Why Test for Radon in Schools?
A nationwide survey of radon levels in schools estimates that nearly one in five has at least one schoolroom with a short-term radon level above the action level of 4 pCi/L (picoCuries per liter) – the level at which EPA recommends that schools take action to reduce the level. EPA estimates that more than 70,000 schoolrooms in use today have high short-term radon levels.
The only way to determine if a problem exists is to test for it.
School is not the only place that students and teachers can be exposed to radon. Since children spend more time at home, high radon levels there can pose a much greater threat to their health.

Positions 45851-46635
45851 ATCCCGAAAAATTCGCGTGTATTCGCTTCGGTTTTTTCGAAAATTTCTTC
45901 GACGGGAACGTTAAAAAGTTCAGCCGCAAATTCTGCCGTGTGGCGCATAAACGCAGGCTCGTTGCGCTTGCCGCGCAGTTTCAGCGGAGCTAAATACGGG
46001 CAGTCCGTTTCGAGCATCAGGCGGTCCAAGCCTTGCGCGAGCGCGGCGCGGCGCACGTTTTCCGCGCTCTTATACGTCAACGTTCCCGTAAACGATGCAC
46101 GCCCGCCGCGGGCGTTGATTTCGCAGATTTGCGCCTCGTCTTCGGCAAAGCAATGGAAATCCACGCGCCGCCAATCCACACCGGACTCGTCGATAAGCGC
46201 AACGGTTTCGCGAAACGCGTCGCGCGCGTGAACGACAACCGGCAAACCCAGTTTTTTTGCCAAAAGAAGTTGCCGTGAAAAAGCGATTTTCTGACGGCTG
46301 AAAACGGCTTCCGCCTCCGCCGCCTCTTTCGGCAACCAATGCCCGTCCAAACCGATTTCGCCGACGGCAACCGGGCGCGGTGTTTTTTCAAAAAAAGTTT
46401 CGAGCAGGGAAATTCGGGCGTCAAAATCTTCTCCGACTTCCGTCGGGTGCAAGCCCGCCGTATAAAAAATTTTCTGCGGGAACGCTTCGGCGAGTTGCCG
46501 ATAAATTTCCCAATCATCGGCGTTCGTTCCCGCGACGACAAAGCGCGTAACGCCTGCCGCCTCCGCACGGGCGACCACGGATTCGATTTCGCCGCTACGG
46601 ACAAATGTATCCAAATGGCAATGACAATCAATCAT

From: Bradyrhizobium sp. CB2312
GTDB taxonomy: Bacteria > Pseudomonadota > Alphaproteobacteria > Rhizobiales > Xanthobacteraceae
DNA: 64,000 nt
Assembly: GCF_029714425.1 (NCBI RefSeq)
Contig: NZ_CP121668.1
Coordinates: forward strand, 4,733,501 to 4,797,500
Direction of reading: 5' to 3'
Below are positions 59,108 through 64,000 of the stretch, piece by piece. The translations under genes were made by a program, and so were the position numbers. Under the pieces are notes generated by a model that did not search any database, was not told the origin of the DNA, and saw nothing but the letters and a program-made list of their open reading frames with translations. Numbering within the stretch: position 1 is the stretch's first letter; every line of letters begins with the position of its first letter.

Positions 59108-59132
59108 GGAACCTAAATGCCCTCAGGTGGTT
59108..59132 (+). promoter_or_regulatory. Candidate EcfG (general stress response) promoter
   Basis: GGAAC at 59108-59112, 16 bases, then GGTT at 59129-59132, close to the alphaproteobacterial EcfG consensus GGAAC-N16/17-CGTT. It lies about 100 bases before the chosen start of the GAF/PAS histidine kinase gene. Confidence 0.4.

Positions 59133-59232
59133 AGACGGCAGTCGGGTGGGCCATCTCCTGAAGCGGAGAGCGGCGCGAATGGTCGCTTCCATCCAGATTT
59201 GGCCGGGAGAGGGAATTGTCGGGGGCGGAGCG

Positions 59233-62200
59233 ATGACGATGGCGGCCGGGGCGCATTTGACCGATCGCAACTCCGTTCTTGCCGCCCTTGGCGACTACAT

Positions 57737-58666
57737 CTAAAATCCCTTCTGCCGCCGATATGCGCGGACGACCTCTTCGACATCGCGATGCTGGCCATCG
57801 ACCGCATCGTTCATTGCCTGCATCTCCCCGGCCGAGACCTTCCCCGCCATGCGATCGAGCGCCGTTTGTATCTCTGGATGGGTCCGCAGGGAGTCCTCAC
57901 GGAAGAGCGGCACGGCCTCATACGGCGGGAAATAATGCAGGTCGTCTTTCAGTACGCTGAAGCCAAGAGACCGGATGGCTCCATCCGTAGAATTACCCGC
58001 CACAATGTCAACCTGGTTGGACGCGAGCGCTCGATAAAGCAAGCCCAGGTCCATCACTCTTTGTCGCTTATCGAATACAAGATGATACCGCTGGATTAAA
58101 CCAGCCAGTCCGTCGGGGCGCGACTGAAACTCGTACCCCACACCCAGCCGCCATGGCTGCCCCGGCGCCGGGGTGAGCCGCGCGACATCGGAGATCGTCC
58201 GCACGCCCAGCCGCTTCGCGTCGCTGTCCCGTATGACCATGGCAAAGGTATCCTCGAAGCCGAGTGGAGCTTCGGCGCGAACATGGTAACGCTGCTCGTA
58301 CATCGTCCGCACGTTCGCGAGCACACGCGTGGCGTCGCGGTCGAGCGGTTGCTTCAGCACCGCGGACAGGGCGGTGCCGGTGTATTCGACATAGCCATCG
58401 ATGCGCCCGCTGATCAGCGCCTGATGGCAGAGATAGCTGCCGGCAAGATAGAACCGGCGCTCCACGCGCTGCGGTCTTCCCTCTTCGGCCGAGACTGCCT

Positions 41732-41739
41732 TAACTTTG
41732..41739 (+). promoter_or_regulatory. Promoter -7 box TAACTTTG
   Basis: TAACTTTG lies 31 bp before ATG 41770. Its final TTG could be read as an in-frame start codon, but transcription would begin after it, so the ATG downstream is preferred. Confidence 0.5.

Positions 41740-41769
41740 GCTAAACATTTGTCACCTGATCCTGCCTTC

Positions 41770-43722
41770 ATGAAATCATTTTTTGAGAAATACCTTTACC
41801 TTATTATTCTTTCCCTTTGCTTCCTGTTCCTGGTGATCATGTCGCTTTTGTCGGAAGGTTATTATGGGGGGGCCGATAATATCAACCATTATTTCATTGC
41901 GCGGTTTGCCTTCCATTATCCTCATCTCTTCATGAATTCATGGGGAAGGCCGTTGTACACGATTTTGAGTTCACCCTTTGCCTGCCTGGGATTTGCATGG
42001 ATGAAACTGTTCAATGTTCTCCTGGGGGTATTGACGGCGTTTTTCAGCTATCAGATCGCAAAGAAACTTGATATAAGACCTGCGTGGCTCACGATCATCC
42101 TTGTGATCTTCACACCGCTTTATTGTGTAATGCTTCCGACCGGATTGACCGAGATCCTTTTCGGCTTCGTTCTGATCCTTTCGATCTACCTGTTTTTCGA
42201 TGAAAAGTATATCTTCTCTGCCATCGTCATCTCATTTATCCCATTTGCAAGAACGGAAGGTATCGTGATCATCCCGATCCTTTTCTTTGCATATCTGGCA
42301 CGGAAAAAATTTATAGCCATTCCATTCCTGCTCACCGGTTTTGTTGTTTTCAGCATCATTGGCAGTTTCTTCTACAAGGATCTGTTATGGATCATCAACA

Once again, testing is simple and inexpensive. After all, radon is one health problem nobody should have to live with – at home or at school.
Does your state require school or daycare testing?
- The Policy Surveillance Program (A Law Atlas Project from Temple University) is an excellent resource on radon law throughout the United States.
- Find it here: http://lawatlas.org/datasets/state-radon-laws.
- Select Yes under does your state require testing. Then select either Yes under Schools or Yes under Daycares to see if you state requires testing in these buildings.
- More information on the PolicySurveillance Program for radon law can be found in this pdf